Tir Gofal path to cadir berwyn is walk that i have been meaning to do for a while, the berwyns are known for lack of paths or at least were there is a path they can easily get washed away as the ground on these mountains are mostly made up of peat bogs and health moor land, walking these mountains are challenging with navigation and as mentioned.. peat bogs, i have and always advice anyone walking there berwyns to walk when there is a drought ( due to how wet the ground can be) and of course carrying plenty of drinking water. anyone with a interest in aircraft will find the berwyns of interest as there are many crash sites on these mountains.
walk i have done was starting not far from Llanarmon DC at Cwm Gwynedd (grid SJ 119306)
above- walking up the fence line with some impressive forestry, heading to the summit of Mynydd Tarw and properly on of the steepest parts of the walk
above-Looking back down on the forestry and some impressive hills, the weather was a little hazy but at least warm and dry spring weather
above-stone wind shelter on the summit of Mynydd Tarw 2234ft or 679 meters above level. Here i was taking some photos of cadir berwyn and some interesting cloud
above- rocky out crop of Cerrig Geneugiaid, with cadir berwyn looming in the distance
above and below- on the summit of Foel Wen 2267ft or 691 metres above sea-level
i was following the fence as the path runs along it,Cadair Bronwen is centre of photo.a future project is to return to find a crash wreckage of a Bristol Blenheim bomber L4873 dating from March 1940 is still on Foel Wen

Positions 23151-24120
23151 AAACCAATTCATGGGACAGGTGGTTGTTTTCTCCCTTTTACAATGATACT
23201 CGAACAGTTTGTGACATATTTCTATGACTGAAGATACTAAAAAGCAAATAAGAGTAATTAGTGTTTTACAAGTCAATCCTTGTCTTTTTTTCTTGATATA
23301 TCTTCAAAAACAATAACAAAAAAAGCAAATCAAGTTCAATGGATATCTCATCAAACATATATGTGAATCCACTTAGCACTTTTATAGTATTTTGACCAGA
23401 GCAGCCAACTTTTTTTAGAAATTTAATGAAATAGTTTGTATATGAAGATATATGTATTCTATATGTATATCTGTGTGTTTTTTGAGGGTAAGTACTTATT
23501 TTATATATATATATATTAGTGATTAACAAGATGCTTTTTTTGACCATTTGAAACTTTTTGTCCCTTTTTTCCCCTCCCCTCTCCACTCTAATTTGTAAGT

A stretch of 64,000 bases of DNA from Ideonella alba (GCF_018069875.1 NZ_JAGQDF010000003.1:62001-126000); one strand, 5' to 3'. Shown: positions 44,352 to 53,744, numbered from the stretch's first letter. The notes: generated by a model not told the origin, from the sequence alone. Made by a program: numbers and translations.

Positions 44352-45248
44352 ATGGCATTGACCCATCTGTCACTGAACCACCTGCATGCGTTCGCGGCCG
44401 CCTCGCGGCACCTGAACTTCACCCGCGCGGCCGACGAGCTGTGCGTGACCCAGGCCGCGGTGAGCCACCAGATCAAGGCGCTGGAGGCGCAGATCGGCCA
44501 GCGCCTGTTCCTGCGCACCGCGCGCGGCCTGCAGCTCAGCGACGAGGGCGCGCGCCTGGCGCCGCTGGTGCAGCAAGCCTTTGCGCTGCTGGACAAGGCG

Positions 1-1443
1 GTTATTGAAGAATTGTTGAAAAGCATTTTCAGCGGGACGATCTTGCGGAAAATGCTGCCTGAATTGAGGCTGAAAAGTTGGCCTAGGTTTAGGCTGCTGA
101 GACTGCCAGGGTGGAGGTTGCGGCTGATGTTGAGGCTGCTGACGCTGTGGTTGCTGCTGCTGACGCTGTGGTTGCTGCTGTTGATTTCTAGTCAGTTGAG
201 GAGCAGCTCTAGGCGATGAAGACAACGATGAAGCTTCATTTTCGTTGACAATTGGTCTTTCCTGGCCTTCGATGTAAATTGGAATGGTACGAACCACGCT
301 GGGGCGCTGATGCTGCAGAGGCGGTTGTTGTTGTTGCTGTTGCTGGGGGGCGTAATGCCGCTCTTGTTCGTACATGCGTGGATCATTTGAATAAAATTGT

below- not-so interesting summit of Tomle 2434ft or 742 metres above sea-level, berwyn ridge getting closer
above- ascending crag berwyn, the cairn is to a crashed ww2 B17 flying fortress that hit crag berwyn the crash site is close by.Local accounts reveal that B17 crash site was strewn with ammunition, a fair quantity of which was collected by local farmers.
below on the berwyn ridge and heading for the cadair berwyn summit
above- Cadair Berwyn old summit at 2713ft or 827 metres above sea-level, the true summit is the background
below-the true summit or new top as its known with a slight difference at 2723ft or 830 metres above sealevel. from this point i made a descent of the summit down ito the valley below heading to a old slate mine which runs under the berwyn ridge.
above- tiny entrance to the mine of which i managed to fit through
below- inside the cavern i found the mine was flooded,my advice is not to attempt going down flooded mines
below- second mine i came across
below- looking inside the second mine
above- brake drum on the fragmentary remains of an incline . below looking down the incline
above- a interesting house while heading back to the car on the lane that runs down the valley. overall a good mountain walk with some interesting history long the way.
try this link for a interest in the berwyn mountains..... http://www.rcahmw.gov.uk/media/235.pdf